3 books I’m excited to read, all dropping as we speak:
2 bits of British TV next on my queue
1 song that Amarok just shuffled and I enjoyed immensely
Little Miss Sunshine was great. I love character movies, and as always, the road trip serves as an excellent analogy for the spiritual journey the characters take. I think the van also serves as a metonym for the family itself. At the end of the film, neither works but the members are content with their dysfunction.
Man on Fire was okay, but a little disappointing. Here’s its niche:
Badass finds a reason to live life, only to have it taken away by villainous villains. With nothing left to lose, badass comes out of retirement to wreak vengeance.
The winner of this category, obviously, is Unforgiven. Another personal favorite is The Professional. These films work by tapping into the desire for bloodlust–Orestes’ memory of his father, for instance. They only work well if the vengeance is truly deserved, and we both feel for the badass and hate his enemies. In this case, the vengeance wreaking was good, but not great. It didn’t show the sorts of violent virtuosity of a Leon or a William Munny.
My favorite of these films, though, is Mel Gibson’s underrated Payback. I’ve still got to see Point Blank, the 1967 original, but Gibson’s film works very well. The difference between Payback and the other films is that it eschews the empathy element, giving the viewer free reign to enjoy the violence for its own sake. I won’t comment on how I feel about enjoying violence for its own sake.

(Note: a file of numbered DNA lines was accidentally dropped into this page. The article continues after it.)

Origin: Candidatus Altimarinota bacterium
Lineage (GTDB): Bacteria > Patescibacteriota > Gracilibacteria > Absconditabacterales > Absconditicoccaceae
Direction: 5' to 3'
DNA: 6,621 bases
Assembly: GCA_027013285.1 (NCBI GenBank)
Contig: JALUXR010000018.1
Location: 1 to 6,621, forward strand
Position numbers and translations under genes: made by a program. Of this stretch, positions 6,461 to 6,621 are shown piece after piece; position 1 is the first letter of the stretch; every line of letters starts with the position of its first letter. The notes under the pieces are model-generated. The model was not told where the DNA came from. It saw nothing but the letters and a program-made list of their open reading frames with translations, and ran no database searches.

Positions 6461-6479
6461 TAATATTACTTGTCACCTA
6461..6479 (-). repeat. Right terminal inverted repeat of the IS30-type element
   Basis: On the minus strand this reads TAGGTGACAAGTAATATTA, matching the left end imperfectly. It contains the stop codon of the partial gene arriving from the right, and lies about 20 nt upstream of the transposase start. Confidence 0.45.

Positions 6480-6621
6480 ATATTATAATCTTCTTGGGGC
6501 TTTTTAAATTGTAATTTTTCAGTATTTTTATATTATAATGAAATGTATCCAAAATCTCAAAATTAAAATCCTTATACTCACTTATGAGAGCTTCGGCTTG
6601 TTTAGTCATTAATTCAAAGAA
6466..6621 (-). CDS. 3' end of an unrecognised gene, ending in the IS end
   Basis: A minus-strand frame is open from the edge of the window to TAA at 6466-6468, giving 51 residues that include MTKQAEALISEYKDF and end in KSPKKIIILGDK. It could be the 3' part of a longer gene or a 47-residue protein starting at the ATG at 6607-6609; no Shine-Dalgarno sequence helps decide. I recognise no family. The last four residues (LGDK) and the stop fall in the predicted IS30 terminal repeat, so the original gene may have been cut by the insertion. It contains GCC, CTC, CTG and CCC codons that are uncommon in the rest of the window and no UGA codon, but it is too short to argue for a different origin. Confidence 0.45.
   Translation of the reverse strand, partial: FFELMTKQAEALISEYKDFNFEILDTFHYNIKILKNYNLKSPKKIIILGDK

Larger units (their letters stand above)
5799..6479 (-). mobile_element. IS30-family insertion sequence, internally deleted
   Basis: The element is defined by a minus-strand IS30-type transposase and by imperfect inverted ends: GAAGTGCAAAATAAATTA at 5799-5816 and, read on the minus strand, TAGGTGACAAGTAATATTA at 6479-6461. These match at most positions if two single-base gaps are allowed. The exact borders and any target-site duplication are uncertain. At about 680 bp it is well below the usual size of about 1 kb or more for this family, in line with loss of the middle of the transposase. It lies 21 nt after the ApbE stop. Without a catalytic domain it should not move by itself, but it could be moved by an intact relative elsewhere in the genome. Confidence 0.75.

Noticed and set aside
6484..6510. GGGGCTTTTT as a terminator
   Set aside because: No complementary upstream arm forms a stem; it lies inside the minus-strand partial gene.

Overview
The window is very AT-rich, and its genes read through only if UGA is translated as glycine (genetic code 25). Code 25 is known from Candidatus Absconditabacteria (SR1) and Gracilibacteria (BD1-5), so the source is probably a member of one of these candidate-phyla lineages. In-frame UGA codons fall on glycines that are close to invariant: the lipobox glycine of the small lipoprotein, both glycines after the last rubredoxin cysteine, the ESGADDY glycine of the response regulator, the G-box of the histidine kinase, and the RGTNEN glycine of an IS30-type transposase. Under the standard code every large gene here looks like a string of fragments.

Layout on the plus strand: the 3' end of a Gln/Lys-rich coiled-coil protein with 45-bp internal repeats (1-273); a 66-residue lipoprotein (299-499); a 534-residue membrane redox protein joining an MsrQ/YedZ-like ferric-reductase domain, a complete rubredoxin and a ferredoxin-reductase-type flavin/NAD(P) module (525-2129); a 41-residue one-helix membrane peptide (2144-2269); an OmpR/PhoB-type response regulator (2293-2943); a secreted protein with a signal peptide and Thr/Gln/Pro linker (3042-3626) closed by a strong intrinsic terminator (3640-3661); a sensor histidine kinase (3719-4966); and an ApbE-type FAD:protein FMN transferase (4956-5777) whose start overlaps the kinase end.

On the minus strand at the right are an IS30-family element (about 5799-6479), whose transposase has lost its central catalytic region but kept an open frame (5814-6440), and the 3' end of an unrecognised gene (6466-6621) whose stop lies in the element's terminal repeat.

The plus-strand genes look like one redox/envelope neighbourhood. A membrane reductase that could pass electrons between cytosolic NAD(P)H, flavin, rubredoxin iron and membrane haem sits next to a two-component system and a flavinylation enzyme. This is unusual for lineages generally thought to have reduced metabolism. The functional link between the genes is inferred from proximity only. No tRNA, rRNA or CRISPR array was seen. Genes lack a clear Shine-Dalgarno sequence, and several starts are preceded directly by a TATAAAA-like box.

As my faithful readers, you know that I loves my audiobooks. While I get some of them from Librivox, I get many from the public library, using the following process: 1) check book out of library; 2) rip to mp3; 3) transfer to iPod; 4) listen to audiobook; 5) delete mp3s from iPod and home puter. This last step makes the whole process ethical, imo.
When I go about the process of ripping them, however, I find one of three states: 1) quality ID3 data; 2) no ID3 data; 3) mixed ID3 data. For those of you who don’t do this sort of thing much, ID3 data is the info on the CD that tells your computer or stereo what album, artist, and track names to use. Two of the three states above make sense to me, but the third leaves me baffled.
By Larry Niven and Jerry Pournelle
An excellent story about mankind’s first encounter with another species. Quite compelling.
I particularly liked the suggestion of a race who had evolved in space after decimating their own planet. Thus, they have a strange three-armed physique. Makes me want to read more Larry Niven. Ringworld, after all, is amazing.
So I saw movie 5. Spoilers ahead!
If ever there was another series that called for self-indulgent, obscenely long films ala Lord of the Rings Special Editions, it’s this one. Films three through seven should all get the four hour treatment. And I haven’t even read book seven yet.